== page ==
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MIT student blogger Cam T. '13

Blogger Freebie #2 by Cam T. '13

And a plot twist!

Well, that was a crazy week.

If you’ve been reading the blogs a long time, you may have noticed a few trends. Every year, each blogger gets two freebie posts; for fall and spring semester, you can write about your schedule. Easy, over, done. However, the nature of MIT lends itself to one more blogger freebie. In four years of reading the blogs, I don’t remember ever seeing it advertised as such, but that’s what it is. It’s not a freebie in the sense that it requires little effort or thought to write about, but in the sense that MIT gives you the topic with little effort on your part.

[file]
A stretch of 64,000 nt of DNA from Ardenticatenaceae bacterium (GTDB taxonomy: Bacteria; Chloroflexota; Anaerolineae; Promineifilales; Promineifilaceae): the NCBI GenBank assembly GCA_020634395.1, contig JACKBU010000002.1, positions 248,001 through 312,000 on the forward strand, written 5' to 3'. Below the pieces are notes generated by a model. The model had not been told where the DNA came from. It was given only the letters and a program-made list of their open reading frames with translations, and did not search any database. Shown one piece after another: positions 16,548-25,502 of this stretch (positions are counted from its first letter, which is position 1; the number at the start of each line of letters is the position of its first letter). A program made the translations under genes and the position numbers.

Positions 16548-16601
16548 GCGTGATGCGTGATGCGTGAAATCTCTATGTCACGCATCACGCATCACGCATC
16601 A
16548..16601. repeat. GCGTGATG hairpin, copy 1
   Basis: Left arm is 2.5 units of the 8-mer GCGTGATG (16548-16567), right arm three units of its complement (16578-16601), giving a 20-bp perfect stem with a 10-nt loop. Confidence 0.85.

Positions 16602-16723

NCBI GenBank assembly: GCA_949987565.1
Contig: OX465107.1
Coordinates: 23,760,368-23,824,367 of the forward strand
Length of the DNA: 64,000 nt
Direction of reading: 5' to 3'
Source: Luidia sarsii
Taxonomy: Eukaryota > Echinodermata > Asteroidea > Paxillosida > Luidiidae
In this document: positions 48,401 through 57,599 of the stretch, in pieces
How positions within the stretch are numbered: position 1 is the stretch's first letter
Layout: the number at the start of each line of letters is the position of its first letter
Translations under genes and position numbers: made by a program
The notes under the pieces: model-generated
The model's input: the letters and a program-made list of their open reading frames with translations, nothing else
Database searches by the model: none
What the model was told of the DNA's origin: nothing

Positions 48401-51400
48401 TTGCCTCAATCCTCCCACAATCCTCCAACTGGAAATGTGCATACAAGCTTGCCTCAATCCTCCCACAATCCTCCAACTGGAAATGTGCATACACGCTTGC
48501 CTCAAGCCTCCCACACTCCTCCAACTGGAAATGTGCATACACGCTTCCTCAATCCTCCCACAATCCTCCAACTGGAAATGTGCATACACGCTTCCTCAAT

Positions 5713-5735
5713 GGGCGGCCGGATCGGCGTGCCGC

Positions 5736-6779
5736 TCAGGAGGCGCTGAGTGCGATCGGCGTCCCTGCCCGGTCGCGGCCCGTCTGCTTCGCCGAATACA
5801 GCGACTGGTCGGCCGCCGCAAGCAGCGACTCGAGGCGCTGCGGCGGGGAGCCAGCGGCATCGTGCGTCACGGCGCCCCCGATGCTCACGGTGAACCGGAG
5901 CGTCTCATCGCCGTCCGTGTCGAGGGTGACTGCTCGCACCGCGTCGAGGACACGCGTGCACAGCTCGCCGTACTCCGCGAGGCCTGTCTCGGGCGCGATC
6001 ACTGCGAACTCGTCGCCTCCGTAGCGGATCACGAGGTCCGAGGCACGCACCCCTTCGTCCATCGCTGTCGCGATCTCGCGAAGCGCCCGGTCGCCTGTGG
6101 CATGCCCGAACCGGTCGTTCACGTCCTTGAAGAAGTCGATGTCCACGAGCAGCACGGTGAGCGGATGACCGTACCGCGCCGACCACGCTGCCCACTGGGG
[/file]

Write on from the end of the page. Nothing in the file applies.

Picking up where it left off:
Yep, I’m talking about failure.

Marcela has already written about 18.022; I’d like to elaborate a little on my experiences in that class.

The first test was altogether not that bad for me. However, it seemed that way at first. I walked out of it with a horrible sinking feeling, not wanting to talk to anybody. I thought it was fairly likely that I’d failed the test, even though I’d studied hard; near the end I took the time to figure out that I had barely completed 65 out of 100 points. I had been able to confidently complete at least some of that material, guaranteeing that I would receive points. I suppose that’s better than nothing, right? Either way, I walked out of Walker Memorial (one of the common exam-taking-areas) completely crestfallen. After a little walking around, I ran into a friend, a senior, who asked me what was wrong; I told him I thought I’d failed my first test, and he somehow refrained from smacking me (which I would’ve deserved; I was being ridiculous about the entire ordeal). Failing tests isn’t all that bad, around here, and completing 65% of the material isn’t all that bad either. However, even though people had said that to me, I hadn’t quite come to accept it, so I felt horrible. He cheered me up a little before I moved on in my mindless wandering.